Rush Limbaugh, Sandra Fluke and The Weirdness of It All

This is not a defense of what Rush Limbaugh said about Sandra Fluke. But it is my 3rd attempt to write on this event.

What I want is for us to think about this scenario without all the sloganeering and the self-righteous grandstanding, which is so easy. It’s really what we need to do, we just never really take the time to do it. Most of us – liberal and conservative – hear a particular narrative and then ride it till the next event happens. For all the diverse voices the new media has brought us, we still tend to imbibe the conventional wisdom as heartily as ever.

My guess is we feel the need to have an opinion on everything so as to be informed and just like my kids we need to have an opinion on it early. We have to be first.

Hopefully, I’ve waited long enough to at least escape this criticism.

I did cringe when I heard what Rush said. But probably not for the reason you think. My first thought was about how this woman will continue to be a pawn. And now she will be a pawn/martyr as the one insulted by Rush Limbaugh.

If you step back and think about it all, it’s just weird. Really, really weird.

And I don’t think you have to be a fan of Limbaugh to see this.

Let’s go back. Sandra Fluke, a 30 year-old law student at a Georgetown University testified during a House Democratic Steering and Policy Committee meeting about the lack of contraception available for female students. The Catholic University does not pay for contraception in it’s insurance plans for students or teachers. So she is testifying about her support for the current Obama administration’s plan to force religious institutions to pay for health insurance and so, contraception. She wants to have consequence-free sex and not pay for it but have the government force the religious institution she voluntarily joined, to pay for it. She has to have sex but can’t afford the contraception which would keep her from getting pregnant.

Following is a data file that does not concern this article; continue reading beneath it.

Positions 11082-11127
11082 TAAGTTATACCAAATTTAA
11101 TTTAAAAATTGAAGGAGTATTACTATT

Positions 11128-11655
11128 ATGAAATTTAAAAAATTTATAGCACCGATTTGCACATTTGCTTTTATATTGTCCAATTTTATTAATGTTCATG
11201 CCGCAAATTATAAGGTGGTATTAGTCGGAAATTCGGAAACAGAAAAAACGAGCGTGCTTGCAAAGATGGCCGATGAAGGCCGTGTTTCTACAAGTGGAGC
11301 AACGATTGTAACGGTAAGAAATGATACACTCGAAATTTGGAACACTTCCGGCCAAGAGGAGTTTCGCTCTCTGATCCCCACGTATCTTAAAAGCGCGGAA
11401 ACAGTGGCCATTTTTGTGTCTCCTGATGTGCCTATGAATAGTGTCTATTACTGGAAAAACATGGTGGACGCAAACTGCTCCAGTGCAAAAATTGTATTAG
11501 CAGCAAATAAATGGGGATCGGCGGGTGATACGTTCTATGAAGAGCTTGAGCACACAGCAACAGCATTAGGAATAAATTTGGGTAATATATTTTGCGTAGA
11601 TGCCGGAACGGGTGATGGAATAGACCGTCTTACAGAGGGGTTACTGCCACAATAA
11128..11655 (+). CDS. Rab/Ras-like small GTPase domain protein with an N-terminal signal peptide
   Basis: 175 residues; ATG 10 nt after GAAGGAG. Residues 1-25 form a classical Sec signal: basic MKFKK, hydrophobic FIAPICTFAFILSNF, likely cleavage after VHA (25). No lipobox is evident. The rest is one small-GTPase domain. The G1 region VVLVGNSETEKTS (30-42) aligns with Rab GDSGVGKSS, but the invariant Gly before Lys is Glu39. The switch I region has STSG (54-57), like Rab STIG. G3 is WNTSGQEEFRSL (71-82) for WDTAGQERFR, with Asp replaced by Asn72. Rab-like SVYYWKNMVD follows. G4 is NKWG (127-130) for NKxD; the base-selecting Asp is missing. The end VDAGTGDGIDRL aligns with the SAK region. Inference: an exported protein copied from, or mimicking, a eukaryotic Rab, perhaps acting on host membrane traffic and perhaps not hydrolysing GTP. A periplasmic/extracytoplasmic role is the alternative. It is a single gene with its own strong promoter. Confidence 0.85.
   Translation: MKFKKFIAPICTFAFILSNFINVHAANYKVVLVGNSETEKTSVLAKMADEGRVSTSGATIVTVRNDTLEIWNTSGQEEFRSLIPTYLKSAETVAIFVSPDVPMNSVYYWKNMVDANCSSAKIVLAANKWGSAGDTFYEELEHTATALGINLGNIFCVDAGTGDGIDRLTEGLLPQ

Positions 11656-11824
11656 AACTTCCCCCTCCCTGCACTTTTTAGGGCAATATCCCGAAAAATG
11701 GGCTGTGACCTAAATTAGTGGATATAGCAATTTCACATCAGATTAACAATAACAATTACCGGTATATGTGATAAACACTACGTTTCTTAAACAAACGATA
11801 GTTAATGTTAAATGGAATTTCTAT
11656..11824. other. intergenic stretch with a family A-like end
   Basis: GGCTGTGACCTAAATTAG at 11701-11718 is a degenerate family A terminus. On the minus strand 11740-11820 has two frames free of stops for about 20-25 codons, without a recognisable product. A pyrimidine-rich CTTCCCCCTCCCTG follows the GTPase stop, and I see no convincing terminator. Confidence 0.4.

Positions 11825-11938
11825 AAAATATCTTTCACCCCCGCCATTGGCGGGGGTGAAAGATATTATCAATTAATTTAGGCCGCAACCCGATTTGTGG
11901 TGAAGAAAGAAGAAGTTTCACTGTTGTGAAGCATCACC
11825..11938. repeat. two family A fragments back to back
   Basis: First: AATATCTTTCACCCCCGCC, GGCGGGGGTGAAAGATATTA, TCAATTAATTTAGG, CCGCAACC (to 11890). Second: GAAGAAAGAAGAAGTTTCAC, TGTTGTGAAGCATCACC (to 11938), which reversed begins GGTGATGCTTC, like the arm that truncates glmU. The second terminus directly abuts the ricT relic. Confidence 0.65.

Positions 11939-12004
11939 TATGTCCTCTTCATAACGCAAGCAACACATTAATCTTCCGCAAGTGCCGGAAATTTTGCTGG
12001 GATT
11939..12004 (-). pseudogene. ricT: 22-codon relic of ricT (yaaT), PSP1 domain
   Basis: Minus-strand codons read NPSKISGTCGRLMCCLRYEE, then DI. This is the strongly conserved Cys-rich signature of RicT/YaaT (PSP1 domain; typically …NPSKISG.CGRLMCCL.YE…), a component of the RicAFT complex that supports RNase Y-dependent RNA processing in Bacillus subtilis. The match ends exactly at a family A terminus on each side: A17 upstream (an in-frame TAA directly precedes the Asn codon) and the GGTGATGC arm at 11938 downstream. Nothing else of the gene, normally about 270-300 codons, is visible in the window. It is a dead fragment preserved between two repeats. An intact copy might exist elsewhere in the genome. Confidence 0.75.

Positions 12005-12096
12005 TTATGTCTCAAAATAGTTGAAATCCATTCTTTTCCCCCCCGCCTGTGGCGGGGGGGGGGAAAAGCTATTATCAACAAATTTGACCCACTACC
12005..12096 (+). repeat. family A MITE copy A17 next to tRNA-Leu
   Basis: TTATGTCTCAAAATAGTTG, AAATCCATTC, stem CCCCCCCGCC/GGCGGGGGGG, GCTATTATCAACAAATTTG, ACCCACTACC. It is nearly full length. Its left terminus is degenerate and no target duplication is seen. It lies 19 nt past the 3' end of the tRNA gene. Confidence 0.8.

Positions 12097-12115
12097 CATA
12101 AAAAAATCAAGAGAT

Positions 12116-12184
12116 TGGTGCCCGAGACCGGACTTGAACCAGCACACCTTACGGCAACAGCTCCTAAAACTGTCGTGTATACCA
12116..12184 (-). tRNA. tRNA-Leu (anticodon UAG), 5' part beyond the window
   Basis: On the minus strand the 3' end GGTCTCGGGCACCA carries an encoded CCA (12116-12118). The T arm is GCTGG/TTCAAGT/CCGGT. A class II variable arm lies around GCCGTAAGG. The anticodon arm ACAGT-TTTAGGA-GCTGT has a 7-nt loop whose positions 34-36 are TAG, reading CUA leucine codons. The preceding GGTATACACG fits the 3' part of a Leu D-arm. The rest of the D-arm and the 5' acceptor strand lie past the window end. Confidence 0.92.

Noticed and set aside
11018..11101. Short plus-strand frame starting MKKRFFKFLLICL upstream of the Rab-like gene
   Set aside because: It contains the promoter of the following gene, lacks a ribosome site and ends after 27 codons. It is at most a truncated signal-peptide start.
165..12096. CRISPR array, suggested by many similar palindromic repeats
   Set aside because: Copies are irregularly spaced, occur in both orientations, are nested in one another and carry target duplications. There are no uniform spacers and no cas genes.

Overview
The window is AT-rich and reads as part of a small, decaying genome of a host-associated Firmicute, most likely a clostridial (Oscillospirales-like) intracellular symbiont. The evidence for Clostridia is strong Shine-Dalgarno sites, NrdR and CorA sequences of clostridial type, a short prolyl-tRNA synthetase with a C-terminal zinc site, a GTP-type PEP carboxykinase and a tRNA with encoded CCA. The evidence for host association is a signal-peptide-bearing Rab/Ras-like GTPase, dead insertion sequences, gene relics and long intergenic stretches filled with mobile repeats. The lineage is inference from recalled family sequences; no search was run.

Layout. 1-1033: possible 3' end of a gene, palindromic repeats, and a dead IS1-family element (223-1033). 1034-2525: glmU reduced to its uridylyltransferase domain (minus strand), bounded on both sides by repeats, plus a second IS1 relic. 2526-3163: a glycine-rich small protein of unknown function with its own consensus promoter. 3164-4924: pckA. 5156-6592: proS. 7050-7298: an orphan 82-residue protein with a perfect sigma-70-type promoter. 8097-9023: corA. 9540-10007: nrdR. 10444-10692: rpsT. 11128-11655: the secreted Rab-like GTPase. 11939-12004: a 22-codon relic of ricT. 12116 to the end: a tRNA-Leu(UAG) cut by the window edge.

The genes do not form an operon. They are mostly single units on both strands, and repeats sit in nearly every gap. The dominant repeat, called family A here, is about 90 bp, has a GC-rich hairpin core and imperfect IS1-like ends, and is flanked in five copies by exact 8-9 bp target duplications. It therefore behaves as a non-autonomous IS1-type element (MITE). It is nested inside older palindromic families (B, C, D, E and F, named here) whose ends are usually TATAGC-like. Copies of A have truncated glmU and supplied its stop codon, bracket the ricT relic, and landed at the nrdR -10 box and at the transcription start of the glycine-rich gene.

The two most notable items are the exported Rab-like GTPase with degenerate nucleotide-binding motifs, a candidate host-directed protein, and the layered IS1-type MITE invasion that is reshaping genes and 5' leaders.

Rush Limbaugh asked his audience if that make’s her a slut or a prostitute. And he asked the question with the expectation of an answer in the affirmative.

Strategically, it was dumb question and it was unkind. He has since apologized.

OK OK, but I have a question –

Can we criticize her behavior on no other level than the level of governmental policy?

I mean, she voluntarily got on TV to talk about how she wants others to pay for her sex life. The fact that she wants our federal Government to force a religious institution to pay for something which would violate it’s convictions is abhorrent. (And it’s abhorrent for a number of a reasons, not the least of which is a government that has the power to force a religious institution to provide contraception can also force contraception on it’s people.)

But that’s just evil, not weird. What’s weird is we now have no negative words to describe the behavior of a Sandra Fluke. Has anyone stopped to think about how weird it is that everyone is morally outraged about what Rush said in the context of what she is asking us to do for her?

(Now is probably a good time to remind you that I am not defending Limbaugh.)

Please tell me, readers, this is weird to you. We aren’t talking about a Hester Prynne from The Scarlet Letter here. We are talking about a woman who wanted this fight. She wanted to make her sexuality a public issue. She sought out this confrontation. She is a self-avowed activist.